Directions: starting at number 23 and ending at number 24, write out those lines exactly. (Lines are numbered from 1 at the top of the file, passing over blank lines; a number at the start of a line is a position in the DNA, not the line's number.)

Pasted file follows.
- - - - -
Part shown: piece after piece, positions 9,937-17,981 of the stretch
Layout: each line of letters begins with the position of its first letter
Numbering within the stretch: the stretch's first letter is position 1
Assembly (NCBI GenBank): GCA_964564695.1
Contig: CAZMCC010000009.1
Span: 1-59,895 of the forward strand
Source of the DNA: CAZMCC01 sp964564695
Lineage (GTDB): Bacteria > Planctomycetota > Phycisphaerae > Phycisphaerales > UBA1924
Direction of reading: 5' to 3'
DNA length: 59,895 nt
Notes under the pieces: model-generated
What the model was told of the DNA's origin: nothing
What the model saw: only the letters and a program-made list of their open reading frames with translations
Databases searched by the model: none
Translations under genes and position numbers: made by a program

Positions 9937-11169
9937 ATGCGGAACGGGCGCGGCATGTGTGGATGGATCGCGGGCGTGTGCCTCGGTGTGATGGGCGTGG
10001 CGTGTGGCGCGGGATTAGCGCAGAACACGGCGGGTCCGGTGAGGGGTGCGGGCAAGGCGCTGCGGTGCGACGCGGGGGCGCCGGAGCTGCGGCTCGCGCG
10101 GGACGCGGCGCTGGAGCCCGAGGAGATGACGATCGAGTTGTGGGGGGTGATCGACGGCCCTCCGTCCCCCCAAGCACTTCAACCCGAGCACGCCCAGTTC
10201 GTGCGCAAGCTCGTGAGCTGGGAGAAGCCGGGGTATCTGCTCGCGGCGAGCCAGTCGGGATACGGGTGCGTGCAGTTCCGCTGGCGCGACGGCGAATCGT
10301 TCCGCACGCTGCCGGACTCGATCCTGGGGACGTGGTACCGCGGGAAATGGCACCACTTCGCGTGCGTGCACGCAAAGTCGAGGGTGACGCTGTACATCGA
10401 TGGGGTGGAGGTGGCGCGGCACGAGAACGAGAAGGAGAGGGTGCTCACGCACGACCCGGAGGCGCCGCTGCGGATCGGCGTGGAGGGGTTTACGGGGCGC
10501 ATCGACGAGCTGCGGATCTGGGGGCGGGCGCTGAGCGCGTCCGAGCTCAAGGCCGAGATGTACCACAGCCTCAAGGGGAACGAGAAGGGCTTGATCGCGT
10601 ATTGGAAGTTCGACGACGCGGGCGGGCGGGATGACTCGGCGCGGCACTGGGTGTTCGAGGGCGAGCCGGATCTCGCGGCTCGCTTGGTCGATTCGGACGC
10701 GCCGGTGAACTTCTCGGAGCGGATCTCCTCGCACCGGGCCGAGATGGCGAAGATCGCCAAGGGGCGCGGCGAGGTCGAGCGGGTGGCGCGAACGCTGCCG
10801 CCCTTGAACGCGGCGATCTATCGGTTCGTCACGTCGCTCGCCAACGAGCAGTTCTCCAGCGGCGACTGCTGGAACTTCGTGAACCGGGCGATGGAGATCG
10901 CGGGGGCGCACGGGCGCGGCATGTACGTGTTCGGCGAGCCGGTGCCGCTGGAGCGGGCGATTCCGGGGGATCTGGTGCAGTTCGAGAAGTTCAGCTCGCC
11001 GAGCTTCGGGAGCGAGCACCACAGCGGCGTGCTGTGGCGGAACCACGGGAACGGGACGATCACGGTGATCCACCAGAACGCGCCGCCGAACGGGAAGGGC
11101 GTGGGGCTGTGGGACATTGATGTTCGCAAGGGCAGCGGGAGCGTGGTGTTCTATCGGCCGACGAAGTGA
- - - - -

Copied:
10501 ATCGACGAGCTGCGGATCTGGGGGCGGGCGCTGAGCGCGTCCGAGCTCAAGGCCGAGATGTACCACAGCCTCAAGGGGAACGAGAAGGGCTTGATCGCGT
10601 ATTGGAAGTTCGACGACGCGGGCGGGCGGGATGACTCGGCGCGGCACTGGGTGTTCGAGGGCGAGCCGGATCTCGCGGCTCGCTTGGTCGATTCGGACGC